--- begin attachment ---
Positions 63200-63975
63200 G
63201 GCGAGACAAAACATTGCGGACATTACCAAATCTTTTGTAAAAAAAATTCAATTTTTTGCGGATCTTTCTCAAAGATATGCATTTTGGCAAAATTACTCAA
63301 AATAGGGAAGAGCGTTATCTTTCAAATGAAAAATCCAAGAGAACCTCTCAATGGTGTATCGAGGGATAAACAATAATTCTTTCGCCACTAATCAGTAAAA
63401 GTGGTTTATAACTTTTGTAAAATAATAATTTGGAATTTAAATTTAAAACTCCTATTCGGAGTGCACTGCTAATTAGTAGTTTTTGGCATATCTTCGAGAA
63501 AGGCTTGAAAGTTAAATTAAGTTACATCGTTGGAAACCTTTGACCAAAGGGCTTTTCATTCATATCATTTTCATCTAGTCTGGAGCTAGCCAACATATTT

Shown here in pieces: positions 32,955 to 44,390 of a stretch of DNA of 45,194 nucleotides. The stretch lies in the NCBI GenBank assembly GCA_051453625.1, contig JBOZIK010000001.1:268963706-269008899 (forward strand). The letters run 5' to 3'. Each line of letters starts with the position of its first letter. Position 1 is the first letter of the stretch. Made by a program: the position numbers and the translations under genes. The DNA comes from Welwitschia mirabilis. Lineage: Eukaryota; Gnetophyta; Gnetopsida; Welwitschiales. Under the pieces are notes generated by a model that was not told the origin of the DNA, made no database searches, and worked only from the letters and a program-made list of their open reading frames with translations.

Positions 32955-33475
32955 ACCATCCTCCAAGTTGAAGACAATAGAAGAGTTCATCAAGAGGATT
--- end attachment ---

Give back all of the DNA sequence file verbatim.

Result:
Positions 63200-63975
63200 G
63201 GCGAGACAAAACATTGCGGACATTACCAAATCTTTTGTAAAAAAAATTCAATTTTTTGCGGATCTTTCTCAAAGATATGCATTTTGGCAAAATTACTCAA
63301 AATAGGGAAGAGCGTTATCTTTCAAATGAAAAATCCAAGAGAACCTCTCAATGGTGTATCGAGGGATAAACAATAATTCTTTCGCCACTAATCAGTAAAA
63401 GTGGTTTATAACTTTTGTAAAATAATAATTTGGAATTTAAATTTAAAACTCCTATTCGGAGTGCACTGCTAATTAGTAGTTTTTGGCATATCTTCGAGAA
63501 AGGCTTGAAAGTTAAATTAAGTTACATCGTTGGAAACCTTTGACCAAAGGGCTTTTCATTCATATCATTTTCATCTAGTCTGGAGCTAGCCAACATATTT

Shown here in pieces: positions 32,955 to 44,390 of a stretch of DNA of 45,194 nucleotides. The stretch lies in the NCBI GenBank assembly GCA_051453625.1, contig JBOZIK010000001.1:268963706-269008899 (forward strand). The letters run 5' to 3'. Each line of letters starts with the position of its first letter. Position 1 is the first letter of the stretch. Made by a program: the position numbers and the translations under genes. The DNA comes from Welwitschia mirabilis. Lineage: Eukaryota; Gnetophyta; Gnetopsida; Welwitschiales. Under the pieces are notes generated by a model that was not told the origin of the DNA, made no database searches, and worked only from the letters and a program-made list of their open reading frames with translations.

Positions 32955-33475
32955 ACCATCCTCCAAGTTGAAGACAATAGAAGAGTTCATCAAGAGGATT